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The European Parliament met on Friday to vote on a variety of issues, including whether a veggie burger was a burger.
Farmer lobbyists argued in the negative. Environmentalists said yes.
Parliament also said yes in a decisive vote against A. Measurement It would ban vegetarian meat alternatives from being referred to by the name of their meat counterparts. This means terms like steak, sausage and burger.
“Reason reigns, climate sinners have lost,” says Nikolai Filomsen, Member of the European Parliament. chirp After voting. “It’s worth celebrating with a vegan burger.”
According to Camille Perrin, chief food policy officer at the European Consumer Organization, this “makes sense”.
“Consumers are in no way confused about eating soy steak or chickpea sausage, as long as it is clearly vegetarian or vegan,” she said in a statement.
Perrin said terms like “burger” and “steak” for vegetarian foods help consumers understand how to incorporate them into their meals.
Before the vote, Europe’s largest farmers association Copa-Cogeca argued that these types of names harm farmers and promote “misleading and unfair marketing”.
“We simply call for the work of millions of European farmers and livestock workers to be recognized and respected,” said Jean-Pierre Fleury, Chairman of the Copa Kojica Board of Directors. statement Advance in this month. “I am not afraid to say that this is a clear case of cultural kidnapping.”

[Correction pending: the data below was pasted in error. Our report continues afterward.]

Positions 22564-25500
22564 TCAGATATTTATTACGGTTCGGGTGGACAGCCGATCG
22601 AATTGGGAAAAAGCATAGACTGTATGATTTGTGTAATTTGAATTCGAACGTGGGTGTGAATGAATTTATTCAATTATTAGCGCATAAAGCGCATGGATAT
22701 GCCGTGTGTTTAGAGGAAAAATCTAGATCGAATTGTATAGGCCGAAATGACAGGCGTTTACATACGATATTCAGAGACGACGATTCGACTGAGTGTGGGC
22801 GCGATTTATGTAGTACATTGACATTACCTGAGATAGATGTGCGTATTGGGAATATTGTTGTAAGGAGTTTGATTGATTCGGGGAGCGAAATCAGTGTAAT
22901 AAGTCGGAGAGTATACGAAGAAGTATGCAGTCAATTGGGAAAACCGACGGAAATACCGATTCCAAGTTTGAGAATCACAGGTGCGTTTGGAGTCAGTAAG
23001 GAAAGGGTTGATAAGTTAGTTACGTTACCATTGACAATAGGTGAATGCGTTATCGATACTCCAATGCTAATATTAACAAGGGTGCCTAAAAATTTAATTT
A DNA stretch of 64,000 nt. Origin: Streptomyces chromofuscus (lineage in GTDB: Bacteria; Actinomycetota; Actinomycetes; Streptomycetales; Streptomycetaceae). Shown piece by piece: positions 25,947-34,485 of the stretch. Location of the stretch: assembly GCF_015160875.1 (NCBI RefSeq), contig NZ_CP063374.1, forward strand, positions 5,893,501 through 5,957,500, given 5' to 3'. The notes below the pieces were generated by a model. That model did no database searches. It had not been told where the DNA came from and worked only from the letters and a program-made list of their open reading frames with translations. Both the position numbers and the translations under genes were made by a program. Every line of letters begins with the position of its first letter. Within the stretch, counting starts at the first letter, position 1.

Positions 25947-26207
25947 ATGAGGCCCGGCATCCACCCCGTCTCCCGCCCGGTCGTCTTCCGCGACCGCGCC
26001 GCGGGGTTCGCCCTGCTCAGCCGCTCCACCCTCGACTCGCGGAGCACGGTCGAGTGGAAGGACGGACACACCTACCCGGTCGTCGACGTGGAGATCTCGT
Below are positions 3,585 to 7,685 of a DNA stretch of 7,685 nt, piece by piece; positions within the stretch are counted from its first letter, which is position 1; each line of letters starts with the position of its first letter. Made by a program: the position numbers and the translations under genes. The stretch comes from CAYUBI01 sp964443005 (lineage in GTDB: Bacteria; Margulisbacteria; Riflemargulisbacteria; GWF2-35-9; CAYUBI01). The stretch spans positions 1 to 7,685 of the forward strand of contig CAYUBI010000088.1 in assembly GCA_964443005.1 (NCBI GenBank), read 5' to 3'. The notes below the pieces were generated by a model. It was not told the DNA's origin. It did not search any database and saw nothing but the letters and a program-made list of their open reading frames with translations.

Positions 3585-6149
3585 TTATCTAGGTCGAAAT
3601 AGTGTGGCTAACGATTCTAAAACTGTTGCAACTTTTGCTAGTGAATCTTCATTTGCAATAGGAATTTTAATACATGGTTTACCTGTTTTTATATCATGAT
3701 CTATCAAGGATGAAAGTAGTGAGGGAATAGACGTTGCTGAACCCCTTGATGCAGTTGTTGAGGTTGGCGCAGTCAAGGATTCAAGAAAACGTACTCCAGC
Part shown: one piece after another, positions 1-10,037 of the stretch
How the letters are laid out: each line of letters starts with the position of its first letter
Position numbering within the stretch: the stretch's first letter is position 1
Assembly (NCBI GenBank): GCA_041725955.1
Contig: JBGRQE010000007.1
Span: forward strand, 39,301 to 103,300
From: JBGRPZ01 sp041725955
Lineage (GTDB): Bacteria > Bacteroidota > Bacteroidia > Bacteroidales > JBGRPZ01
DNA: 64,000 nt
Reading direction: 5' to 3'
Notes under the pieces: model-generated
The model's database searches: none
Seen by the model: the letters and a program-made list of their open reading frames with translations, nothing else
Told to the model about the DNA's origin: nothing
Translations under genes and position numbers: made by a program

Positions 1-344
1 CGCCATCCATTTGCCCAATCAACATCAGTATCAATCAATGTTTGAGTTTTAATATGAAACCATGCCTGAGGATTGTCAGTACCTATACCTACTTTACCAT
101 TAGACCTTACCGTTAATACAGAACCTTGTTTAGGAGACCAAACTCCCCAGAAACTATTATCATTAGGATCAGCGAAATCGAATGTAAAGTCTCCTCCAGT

But while vegan meat alternatives are safe, plant-based dairy alternatives – such as almond milk or tofu butter – are not.
Parliament has now tightened restrictions and could ban recipes like “yogurt,” “butter substitute” or “fatty,” according to Politico.
Marco Contiero, director of agricultural policy at Greenpeace Europe, described the move as “disgraceful”.
“The voices will not change the fact that more and more people are eating more and more vegetables and switching to meat and dairy alternatives,” Conteiro said in a statement. statementDairy-free products will continue to be labeled “yogurt” and “cheese” anyway.
These discussions are not limited to the European Union.
In 2018, France Prohibited Use meat-like terms to describe vegetarian products.
And in the United States, Organizations are fighting over legislation banning the labeling of meat substitutes with meat. Likewise, some states They argued over describing oat or almond milk as “milk.”
Before the vote, Greenpeace took to Twitter to oppose the proposal to ban names.
“It sounds very trivial, but the industrial meat lobby wants the European Parliament to ban the word ‘veggie burger’ because they say it’s confusing,” tweet He said before concluding:
“If they were confused by the word ‘veggie burger’ … what do you think ‘hot dog’?
Reese Ochsner is an intern at NPR News.